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I'd like to have very responsive linux but I also like modern, elegant and functional desktops like gnome or kde, not the lightweight ones like xfce or lxde.

Once I tried PuppyLinux and was impressed by the responsivity when I clicked an application.

In my Ubuntu, it bothers me much when I click chromium and must wait 5 seconds of disk flashing until main window appears. Or evolution or anything else.

Is it possible to make GNOME or KDE run entirely in RAM like PuppyLinux (of course, I mean frequently used applications and services, not all) if you have enough of it? I don't care if boot time is longer. I tried using "preload" but it didn't help much.

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i would look into a realtime kernel or BSD – RobotHumans Jan 2 '11 at 22:50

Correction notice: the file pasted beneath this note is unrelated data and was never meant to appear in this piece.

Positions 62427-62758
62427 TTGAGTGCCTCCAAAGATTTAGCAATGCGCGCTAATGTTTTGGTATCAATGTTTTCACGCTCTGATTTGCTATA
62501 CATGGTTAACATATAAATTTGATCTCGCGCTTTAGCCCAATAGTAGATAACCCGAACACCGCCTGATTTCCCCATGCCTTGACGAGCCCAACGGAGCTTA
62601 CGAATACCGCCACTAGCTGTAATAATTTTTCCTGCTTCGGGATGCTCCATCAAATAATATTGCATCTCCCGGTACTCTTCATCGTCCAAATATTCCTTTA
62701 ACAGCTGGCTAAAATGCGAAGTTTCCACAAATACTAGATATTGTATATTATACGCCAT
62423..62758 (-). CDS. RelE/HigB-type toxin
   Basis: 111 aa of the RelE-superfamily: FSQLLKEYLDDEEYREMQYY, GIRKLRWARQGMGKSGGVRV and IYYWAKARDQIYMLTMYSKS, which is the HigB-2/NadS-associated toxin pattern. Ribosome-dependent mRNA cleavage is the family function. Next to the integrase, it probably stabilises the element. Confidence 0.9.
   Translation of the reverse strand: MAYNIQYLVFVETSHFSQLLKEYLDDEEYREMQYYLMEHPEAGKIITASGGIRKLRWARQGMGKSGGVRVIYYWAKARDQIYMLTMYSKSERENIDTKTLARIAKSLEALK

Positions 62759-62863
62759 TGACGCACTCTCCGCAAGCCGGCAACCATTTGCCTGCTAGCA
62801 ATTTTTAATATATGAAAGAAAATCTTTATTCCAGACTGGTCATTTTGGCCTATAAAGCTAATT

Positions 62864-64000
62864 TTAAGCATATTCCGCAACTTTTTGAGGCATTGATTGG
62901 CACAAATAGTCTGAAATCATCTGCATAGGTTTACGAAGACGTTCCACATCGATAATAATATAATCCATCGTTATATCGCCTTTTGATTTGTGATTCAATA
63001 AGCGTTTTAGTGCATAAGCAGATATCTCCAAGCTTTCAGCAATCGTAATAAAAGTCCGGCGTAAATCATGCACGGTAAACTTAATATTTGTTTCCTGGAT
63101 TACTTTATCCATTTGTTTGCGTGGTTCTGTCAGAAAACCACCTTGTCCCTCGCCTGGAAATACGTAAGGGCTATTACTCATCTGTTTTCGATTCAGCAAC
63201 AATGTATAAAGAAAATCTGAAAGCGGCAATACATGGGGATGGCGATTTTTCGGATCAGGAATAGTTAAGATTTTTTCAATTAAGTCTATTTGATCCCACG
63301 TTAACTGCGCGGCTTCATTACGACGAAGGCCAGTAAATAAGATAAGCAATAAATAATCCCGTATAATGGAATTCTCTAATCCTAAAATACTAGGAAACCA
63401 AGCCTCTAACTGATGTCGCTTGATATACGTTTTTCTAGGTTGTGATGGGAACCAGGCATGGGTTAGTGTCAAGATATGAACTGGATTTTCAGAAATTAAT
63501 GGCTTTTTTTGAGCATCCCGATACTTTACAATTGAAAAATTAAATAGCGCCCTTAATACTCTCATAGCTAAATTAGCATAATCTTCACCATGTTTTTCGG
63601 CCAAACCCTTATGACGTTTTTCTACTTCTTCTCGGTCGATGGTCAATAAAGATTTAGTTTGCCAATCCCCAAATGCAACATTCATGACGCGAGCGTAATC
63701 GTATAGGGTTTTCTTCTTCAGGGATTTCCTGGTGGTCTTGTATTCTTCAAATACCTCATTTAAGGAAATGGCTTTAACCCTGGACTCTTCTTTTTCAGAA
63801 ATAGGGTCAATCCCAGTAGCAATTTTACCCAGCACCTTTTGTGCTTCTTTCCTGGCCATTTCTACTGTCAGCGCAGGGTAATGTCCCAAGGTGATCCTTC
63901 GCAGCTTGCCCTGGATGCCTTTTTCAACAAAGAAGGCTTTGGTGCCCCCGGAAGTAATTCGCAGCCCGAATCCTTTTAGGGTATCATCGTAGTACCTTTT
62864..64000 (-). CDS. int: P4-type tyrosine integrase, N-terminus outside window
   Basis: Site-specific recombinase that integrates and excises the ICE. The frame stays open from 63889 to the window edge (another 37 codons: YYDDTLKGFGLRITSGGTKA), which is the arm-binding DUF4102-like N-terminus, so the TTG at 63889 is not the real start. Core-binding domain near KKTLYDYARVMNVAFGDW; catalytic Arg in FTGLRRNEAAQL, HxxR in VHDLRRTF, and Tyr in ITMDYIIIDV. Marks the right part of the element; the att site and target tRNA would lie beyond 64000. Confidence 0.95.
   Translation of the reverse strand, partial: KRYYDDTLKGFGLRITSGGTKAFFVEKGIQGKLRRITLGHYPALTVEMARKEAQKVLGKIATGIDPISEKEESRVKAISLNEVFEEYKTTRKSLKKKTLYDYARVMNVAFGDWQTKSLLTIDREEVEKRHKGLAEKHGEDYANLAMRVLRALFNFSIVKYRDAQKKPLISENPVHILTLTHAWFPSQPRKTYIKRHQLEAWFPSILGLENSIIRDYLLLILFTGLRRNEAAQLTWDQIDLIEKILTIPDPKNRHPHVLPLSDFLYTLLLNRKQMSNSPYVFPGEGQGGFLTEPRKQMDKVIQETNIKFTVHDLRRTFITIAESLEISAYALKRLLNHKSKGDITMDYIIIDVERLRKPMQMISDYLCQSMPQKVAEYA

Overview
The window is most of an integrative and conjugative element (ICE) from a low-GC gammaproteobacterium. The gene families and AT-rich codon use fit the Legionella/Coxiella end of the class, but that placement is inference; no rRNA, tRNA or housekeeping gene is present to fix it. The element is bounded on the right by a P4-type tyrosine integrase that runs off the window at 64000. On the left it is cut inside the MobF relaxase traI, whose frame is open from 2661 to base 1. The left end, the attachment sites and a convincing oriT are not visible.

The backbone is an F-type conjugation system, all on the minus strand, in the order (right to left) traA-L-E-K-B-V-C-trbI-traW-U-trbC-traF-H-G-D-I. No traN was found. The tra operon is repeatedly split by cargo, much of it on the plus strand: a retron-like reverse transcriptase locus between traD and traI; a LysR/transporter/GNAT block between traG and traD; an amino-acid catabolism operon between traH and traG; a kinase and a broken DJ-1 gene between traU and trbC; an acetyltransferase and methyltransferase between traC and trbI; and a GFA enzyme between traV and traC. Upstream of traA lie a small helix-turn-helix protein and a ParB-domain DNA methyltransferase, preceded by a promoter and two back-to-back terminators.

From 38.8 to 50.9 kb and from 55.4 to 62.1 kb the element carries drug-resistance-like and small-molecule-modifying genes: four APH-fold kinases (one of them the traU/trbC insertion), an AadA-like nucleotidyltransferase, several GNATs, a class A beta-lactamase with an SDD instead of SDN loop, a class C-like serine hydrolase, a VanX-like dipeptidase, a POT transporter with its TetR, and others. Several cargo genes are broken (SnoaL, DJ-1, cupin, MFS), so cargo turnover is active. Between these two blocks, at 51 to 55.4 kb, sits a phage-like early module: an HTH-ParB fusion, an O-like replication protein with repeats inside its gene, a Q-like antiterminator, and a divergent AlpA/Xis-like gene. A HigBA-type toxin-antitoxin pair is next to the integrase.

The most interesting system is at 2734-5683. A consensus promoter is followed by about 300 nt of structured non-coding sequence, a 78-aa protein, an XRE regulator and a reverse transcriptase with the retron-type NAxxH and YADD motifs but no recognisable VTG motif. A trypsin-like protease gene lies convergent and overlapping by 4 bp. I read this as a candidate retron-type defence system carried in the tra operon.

As far as I remember I already tried BSD and was a bit disappointed due to lack of some features. But things could change, I'll give it a try, thanks. – František Žiačik Jan 3 '11 at 16:52

In fact, you can. This tutorial explains how to create a RAM Disk in Linux, setting up memory as a hard drive partition. The problem, though, is that -I think- if you reboot or shut down the computer, you lose everything.

My advice: buy a SSD. There are some really good ones -small, around 32-40 GB- under $100, but you usually don't need more for your root partition and all the apps. Everything else could be on a traditional, cheap hard drive. You'll notice how read/write times really make a difference. And boot times are really nice, too.

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I'm afraid RAM disk isn't a way for me, it would be too complicated for me to figure what should go there and how to do it at boot. Thanks for suggestion, though. – František Žiačik Jan 3 '11 at 16:56

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